FullSizeRenderHaircut: The barber shop is located next to the nail salon. Papa not only had a quick cut, he also had his eyebrows trimmed; it was truly a “Pamper Papa” day! He cleans up great! Check.

VO5: Papa says he has been using VO5 since the mid 1950’s, and because this is the part of his memory that is the strongest I believe it. Is it just us or is VO5 hard to find? After looking at several stores without success Papa’s granddaughter Christina took him shopping today and they were able to find it at their third stop. Perhaps we should go back and get a few extra boxes. Check.

Medications: All of Papa’s medications come through a mail order pharmacy, except for his eye drops which we pick up locally at our Target Pharmacy. I had ordered ahead and prepared weeks’ worth of his meds for the trip, however the eye drops can only be picked up every 30 days. Even though Papa has a 30 day supply he does not understand why he cannot pick the next bottle up early if the doctor has already sent in a prescription. I went to the pharmacy with him on Monday and we picked up one of the drop prescriptions and explained that for insurance he has to wait to pick up the other one. He asked Doug to take him in on Tuesday and this time the pharmacist explained he had to wait until at least Friday to pick up the prescription (Papa leaves Thursday) but he can go to any Target Pharmacy after that for pickup. Today he was running errands with Christina and had her swing by Target to check once again and hopefully the third time is a charm and he remembers he has enough drops for several weeks and can pick that last bottle up in California. Check.

Audiologist: Papa got new hearing aids months ago and this week we noticed he was saying Huh or What quite frequently. We asked him if his hearing aids seem to be working ok. I think the treble is out. He also says this when he is stressed, but to be on the safe side we wanted to make sure his hearing aids were correctly calibrated for his trip so we schedule a quick visit to the audiologist for an adjustment. Dr. Winehouse also supplied him with several months’ worth of batteries and filters for his hearing aids. Check. Check.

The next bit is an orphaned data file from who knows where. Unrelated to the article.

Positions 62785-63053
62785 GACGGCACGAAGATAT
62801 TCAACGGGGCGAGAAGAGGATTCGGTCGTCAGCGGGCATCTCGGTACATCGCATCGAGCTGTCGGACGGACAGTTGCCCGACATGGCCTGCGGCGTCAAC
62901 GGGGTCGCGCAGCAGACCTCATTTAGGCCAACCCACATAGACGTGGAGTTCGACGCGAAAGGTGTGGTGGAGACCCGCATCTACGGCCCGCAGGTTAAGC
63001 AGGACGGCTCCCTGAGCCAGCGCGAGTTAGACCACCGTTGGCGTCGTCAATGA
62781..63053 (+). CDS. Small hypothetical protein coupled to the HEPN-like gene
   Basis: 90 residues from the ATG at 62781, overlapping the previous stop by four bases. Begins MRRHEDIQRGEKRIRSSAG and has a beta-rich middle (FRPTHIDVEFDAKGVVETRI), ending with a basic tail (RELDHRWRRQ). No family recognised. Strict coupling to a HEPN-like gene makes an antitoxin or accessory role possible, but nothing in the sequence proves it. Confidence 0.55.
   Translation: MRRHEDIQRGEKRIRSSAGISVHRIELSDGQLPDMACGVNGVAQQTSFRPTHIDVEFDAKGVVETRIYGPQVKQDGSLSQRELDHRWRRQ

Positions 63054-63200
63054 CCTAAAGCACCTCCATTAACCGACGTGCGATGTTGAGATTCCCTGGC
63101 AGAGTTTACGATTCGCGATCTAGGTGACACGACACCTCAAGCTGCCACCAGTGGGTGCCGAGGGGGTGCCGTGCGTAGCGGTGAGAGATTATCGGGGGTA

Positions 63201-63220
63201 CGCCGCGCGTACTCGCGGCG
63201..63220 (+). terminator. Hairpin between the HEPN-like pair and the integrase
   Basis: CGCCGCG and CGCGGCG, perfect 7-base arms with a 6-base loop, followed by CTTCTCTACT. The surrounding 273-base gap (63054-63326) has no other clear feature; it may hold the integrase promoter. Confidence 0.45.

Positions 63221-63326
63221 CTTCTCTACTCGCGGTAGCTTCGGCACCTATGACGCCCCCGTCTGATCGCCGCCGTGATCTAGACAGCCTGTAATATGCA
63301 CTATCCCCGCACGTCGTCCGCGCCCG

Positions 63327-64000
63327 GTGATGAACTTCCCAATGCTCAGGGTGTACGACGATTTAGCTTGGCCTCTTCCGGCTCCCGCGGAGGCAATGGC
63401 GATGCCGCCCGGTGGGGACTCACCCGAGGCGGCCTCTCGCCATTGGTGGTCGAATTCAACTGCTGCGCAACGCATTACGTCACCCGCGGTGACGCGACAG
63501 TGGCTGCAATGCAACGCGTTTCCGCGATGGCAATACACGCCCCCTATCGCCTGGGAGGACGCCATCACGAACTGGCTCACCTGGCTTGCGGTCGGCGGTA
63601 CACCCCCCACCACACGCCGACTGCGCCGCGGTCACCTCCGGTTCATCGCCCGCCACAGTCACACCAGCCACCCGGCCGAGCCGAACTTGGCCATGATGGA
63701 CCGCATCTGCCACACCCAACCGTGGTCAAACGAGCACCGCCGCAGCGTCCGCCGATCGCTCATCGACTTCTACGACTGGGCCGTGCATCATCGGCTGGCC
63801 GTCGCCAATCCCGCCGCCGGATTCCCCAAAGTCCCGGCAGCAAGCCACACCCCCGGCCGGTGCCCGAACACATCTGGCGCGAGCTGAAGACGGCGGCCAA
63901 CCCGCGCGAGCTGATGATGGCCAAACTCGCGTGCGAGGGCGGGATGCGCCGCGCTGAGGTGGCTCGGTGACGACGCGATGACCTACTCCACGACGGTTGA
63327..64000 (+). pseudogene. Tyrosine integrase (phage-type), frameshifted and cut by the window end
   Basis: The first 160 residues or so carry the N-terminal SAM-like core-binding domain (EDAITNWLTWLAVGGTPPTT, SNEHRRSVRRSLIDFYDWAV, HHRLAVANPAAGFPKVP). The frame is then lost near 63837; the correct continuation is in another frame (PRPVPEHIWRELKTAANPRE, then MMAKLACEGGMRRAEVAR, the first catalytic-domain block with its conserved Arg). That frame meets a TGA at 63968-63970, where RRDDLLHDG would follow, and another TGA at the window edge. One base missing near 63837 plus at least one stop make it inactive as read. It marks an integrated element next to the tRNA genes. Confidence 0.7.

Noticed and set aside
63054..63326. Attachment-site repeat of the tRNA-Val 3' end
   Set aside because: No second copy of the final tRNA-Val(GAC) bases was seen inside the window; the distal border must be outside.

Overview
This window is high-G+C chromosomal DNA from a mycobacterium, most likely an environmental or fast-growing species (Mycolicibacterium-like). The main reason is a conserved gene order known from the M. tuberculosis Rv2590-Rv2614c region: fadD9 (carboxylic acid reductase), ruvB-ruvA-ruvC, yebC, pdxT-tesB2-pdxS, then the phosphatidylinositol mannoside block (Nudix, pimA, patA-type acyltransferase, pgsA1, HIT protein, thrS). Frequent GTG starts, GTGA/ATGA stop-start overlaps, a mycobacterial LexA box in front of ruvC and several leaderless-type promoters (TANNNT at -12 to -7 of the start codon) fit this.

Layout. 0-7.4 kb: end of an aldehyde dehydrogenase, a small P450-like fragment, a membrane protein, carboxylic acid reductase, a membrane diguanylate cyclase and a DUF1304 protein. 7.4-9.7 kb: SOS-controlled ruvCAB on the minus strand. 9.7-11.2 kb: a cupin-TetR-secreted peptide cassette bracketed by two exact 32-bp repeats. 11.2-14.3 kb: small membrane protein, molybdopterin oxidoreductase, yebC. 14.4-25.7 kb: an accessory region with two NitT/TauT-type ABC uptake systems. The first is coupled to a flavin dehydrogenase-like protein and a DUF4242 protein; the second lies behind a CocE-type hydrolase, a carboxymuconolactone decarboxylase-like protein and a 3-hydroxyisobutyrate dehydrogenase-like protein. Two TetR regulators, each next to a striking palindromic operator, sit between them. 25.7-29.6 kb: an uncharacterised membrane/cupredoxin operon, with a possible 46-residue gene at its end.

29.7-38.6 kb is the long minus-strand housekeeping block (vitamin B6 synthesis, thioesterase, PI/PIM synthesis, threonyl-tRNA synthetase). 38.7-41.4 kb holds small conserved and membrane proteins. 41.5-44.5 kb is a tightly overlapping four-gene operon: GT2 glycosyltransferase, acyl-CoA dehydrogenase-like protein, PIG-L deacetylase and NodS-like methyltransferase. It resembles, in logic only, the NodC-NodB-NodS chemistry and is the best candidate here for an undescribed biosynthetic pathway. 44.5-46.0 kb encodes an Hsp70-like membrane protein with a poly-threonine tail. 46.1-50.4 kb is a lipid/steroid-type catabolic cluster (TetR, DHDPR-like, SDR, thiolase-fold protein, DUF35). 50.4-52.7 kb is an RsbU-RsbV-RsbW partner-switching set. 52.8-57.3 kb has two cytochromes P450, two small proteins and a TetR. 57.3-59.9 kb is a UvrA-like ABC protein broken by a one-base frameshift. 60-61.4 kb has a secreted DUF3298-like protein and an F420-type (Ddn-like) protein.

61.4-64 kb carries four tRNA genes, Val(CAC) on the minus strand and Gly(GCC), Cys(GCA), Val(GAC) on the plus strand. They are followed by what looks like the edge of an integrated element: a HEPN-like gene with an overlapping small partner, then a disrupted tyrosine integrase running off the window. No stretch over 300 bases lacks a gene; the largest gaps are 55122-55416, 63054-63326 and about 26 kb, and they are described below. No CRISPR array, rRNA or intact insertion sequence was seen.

packingSuitcase: I don’t know what I need, Papa said in frustration. Doug and I pulled out what we thought he might want to bring for the trip and placed it on his bed and hung what we thought would be comfortable for the plane ride and asked him to check. After exchanging one pair of jean shorts for another he decided everything looked pretty good, except for shoes; we had one pair of shoes and one pair of sandals and his slippers. What do you think, should I wear my white shoes? These shoes are his most comfortable only because he has worn them the most and they are conformed to his feet. They are 1 ½ years old and even though he convinced his sister on the last trip they were at least 10 years old and he needed new shoes he always chooses this pair first. We have since been back to New Balance to get several additional pair of 11 ½ EEE shoes in both black and tan so he has shoes in various colors and for all occasions. We told him to wear whatever is most comfortable. Shouldn’t I bring more shoes? Sure, what do you want to bring Papa? What do you think? Can’t I just put more in my suitcase? He doesn’t have a magic bag like Mary Poppins but we fit the tan shoes in his bag along with the sandals and slippers. Check.